"Key Finding 6:  Media use varies significantly by race and socio-economic status, but not much by gender."  "African-American children spend an average of 4:27 a day with media (including music, reading, and screen media), compared to 2:51 among white children and 3:28 among Hispanics.  Children from higher -income families or with more highly educated parents spend less time with media than other children…. Twenty percent of children in upper income homes have a TV in their bedroom, compared to 64% of those from lower-income homes."  "The only substantial difference between boys' and girls' media use is in console video games."

                    "Key Finding 7:  Even some young children are media multi-taskers.  Overall, 16% of 0- to 8-year-olds use more than one media 'most' or 'some' of the time; among 5- to 8-year-olds, 23% do.  Among the 79% of 5- to 8-year-olds who have homework, 21% 'usually' or 'sometimes' have the TV on while they do it."

                    Newspaper articles indicated that parents use technology to entertain toddlers and other children in restaurants or while running errands.  Parents have been using television as babysitters for numerous years; now they use smart phones, iPods, and iPads to do the same.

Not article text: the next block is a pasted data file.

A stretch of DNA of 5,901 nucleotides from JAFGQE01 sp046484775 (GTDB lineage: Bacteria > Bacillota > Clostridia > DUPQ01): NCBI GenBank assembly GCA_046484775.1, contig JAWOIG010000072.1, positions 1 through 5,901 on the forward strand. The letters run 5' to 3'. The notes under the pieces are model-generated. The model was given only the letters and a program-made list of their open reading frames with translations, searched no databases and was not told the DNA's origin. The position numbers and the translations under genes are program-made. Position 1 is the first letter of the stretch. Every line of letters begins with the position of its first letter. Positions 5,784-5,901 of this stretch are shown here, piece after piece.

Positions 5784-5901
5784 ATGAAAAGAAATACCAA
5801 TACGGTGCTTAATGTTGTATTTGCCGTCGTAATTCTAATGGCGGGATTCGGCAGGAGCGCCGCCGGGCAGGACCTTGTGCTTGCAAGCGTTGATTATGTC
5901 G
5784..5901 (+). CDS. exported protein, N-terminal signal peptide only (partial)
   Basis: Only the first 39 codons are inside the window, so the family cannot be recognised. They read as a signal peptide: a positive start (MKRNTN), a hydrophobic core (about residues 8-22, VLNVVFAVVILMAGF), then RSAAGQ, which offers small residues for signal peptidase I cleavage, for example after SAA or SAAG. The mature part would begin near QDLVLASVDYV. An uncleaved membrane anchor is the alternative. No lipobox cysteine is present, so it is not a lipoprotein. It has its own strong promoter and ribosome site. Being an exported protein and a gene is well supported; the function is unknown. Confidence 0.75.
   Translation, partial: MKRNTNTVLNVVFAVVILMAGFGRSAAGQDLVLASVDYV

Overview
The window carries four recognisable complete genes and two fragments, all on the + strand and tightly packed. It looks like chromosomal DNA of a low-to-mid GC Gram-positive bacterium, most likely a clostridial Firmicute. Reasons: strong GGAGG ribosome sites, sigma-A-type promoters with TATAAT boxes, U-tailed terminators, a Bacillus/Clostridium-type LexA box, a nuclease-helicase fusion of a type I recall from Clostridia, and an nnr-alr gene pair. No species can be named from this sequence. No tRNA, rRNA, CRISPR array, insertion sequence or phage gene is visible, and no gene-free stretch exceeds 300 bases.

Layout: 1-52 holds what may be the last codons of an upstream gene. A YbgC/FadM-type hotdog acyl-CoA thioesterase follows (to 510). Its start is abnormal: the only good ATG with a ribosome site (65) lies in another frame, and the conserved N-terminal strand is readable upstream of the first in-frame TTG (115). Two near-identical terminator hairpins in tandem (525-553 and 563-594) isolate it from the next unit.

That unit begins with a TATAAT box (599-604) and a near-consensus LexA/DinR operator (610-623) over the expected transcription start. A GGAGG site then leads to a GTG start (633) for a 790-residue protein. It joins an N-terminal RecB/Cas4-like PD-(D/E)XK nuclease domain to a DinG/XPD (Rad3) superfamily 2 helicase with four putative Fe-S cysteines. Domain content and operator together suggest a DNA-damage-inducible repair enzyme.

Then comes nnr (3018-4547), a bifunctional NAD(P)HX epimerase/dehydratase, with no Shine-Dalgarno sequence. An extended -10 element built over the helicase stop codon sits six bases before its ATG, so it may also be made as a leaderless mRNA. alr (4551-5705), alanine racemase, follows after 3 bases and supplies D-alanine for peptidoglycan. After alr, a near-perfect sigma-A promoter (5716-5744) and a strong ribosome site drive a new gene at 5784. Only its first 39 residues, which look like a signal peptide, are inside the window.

Experts say that "balance is the key."  Children should learn through a variety of mediums, and technology can be one of the ways.  If children are "isolating themselves" or "narrowing their range of interest in things," these are red flags.  If children are throwing tantrums when not allowed to use the smart phone or other gadgets, parents should consider making changes.  Using technology to learn spelling or practice reading can accelerate learning, but children should not substitute "one-on-one, face-to-face interaction between children and parents, or children and peers."  Children need to learn social skills such as "reading emotions from facial expressions and taking turns in conversations."  (Rasha Madkou, Associated Press)

                    Parents should use wisdom and good judgment about using expensive technology gadgets to entertain toddlers and children.  Gadgets can be good tools for learning, but they shouldn't be the only tools used.